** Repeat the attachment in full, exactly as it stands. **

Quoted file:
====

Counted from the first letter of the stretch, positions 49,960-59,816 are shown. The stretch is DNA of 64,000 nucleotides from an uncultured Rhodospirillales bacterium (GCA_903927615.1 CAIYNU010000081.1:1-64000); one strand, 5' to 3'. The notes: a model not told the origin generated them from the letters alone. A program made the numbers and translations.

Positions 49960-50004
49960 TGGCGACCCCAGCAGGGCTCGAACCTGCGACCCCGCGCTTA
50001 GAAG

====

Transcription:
Counted from the first letter of the stretch, positions 49,960-59,816 are shown. The stretch is DNA of 64,000 nucleotides from an uncultured Rhodospirillales bacterium (GCA_903927615.1 CAIYNU010000081.1:1-64000); one strand, 5' to 3'. The notes: a model not told the origin generated them from the letters alone. A program made the numbers and translations.

Positions 49960-50004
49960 TGGCGACCCCAGCAGGGCTCGAACCTGCGACCCCGCGCTTA
50001 GAAG